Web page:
WordPress is great for blogging but still has a way to go to be a CMS. One thing I find odd is that you can create Categories for Posts but not for Pages. Usually a client will want pages categorized for navigation. So this becomes a problem. Sure you can nest Pages (parents and children) but that means you must have content in every menu item.

After a quick google search I came across some code that allows WP’s Pages to have empty menu items for categorization. Or at least that’s the visual effect. The fix is to create a Template in your theme with some PHP code. It redirects the browser to the first Child Page:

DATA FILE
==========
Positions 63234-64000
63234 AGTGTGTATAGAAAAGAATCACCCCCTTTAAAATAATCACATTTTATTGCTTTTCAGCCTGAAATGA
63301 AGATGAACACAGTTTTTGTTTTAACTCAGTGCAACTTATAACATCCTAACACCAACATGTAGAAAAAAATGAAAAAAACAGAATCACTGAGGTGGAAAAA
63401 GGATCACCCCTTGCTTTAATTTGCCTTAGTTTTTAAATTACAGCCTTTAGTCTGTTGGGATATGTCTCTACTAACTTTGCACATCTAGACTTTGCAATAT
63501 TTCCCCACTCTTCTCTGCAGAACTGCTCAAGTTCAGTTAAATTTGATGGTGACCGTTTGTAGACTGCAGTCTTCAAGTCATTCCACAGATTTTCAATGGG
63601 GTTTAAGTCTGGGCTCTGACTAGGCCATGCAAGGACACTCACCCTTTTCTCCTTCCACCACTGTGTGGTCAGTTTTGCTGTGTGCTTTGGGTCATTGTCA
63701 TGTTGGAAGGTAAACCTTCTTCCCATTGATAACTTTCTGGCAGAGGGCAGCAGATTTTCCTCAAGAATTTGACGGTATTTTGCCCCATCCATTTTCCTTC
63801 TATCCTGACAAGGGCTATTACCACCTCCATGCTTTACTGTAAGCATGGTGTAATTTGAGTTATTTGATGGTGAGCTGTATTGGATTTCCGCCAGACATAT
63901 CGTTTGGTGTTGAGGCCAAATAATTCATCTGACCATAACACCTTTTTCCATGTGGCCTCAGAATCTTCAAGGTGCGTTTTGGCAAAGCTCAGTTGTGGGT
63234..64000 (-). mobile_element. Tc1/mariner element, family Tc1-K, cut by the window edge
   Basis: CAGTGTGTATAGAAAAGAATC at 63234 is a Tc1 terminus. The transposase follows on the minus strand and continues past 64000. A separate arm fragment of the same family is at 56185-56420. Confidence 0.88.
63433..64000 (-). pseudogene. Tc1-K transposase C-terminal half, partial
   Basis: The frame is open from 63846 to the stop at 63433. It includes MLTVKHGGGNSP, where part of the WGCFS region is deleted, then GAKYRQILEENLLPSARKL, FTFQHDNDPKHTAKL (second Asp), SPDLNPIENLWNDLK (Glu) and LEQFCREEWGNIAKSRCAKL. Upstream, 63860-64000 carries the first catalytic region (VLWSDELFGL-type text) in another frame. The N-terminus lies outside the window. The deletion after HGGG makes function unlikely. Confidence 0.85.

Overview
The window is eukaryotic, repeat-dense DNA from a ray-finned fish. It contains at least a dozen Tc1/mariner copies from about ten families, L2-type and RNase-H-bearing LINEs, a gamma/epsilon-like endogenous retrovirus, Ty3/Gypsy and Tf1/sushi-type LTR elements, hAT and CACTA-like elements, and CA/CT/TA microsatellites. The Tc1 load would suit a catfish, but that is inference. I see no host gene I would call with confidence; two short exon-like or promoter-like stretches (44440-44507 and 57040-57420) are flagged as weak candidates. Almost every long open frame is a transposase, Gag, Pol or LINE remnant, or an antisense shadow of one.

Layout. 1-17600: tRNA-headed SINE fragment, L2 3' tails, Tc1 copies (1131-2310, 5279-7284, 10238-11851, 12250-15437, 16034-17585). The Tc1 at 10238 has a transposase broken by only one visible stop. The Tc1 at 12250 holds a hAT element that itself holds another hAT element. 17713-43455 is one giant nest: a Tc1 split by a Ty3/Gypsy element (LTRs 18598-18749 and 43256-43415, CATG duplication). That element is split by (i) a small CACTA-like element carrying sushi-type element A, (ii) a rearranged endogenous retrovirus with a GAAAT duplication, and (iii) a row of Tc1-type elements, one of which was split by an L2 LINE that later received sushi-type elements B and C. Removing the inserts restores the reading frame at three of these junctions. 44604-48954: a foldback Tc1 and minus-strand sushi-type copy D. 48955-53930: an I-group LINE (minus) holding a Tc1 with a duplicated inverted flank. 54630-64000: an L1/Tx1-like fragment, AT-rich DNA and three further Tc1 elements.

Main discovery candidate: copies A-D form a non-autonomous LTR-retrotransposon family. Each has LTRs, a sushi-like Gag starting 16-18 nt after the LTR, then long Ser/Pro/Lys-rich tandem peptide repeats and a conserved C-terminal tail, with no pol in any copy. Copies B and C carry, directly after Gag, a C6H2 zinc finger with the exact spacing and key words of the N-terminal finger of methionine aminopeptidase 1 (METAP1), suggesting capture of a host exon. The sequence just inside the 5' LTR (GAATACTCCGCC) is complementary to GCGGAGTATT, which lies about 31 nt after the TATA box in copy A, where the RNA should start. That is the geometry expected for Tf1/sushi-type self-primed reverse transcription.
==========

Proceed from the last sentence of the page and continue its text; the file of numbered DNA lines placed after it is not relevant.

<?php
/*
Template Name: Redirect To First Child
*/
if (have_posts()) {
  while (have_posts()) {
  the_post();
  $pagekids = get_pages("child_of=".$post->ID."&sort_column=menu_order");
  $firstchild = $pagekids[0];
  wp_redirect(get_permalink($firstchild->ID));
 }
}
?>

This works but I’m not too fond of it. It uses a refresh. I tweaked it a bit. Changed the wp_redirect to a Location header and added a 301 status code:

<?php
/*
Template Name: 301 Redirect To First Child
*/
if (have_posts()) {
 while (have_posts()) {
  the_post();
  $pagekids = get_pages("child_of=".$post->ID."&sort_column=menu_order");
  $firstchild = $pagekids[0];
  header("HTTP/1.1 301 Moved Permanently");
  header("Location: ".get_permalink($firstchild->ID));
  exit();
 }
}
?>

This is much faster on the front end. It also tells search engines not to index those blank categorization pages.